Contrary to assertions in the recent op-ed, it is also important to note that a pause in National Ocean Policy implementation would not deprive the federal government of its ability to carry out work related to existing and authorized programs such as those related to marine debris. In fact, the bill to which the amendment was added specifically appropriates funding for such activities.
By ensuring that resources are not redirected away from authorized programs and activities that address coastal and marine issues, a time-out in National Ocean Policy implementation will protect efforts to ensure economically and ecologically productive oceans, coasts and lakes.
It will also provide an opportunity for citizens, communities, businesses and elected officials at all levels to better understand the implications of the new regulatory structure, actions and zoning plan directed to be implemented under the executive order.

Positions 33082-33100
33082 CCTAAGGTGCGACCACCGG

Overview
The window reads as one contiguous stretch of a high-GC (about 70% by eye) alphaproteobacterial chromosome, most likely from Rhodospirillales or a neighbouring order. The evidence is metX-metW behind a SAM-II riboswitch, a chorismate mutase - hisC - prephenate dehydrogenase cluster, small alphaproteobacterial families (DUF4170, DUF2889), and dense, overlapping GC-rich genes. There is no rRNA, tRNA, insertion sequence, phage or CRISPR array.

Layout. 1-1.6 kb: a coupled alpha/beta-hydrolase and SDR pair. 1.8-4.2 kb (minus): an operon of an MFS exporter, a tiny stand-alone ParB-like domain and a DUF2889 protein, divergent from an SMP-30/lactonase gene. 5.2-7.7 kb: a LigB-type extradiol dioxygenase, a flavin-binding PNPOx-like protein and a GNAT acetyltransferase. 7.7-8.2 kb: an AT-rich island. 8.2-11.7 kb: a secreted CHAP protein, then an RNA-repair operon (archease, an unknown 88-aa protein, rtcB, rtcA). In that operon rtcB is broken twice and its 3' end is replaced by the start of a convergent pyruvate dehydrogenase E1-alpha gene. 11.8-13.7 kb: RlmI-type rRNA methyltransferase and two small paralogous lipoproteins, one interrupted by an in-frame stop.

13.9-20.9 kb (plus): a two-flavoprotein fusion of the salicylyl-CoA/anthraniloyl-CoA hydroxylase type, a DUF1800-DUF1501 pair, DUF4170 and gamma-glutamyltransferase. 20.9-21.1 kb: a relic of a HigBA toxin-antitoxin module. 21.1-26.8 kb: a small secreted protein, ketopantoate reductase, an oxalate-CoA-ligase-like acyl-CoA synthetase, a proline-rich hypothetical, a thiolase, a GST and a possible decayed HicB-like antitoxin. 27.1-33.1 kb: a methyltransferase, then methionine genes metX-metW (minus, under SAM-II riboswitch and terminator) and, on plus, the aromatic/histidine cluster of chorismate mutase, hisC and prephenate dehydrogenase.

Kathy Fosmark is co-chairwoman of the Monterey, Calif.-based Alliance of Communities for Sustainable Fisheries.
Following the speeches from elected officials, the crowd stands at long tables as they dig into BBQ, brunswick stew, cadillac rice at the Law Enforcement Cookout at Wayne Dasher's pond house in Glennville, Ga., on Thursday, April 17, 2014.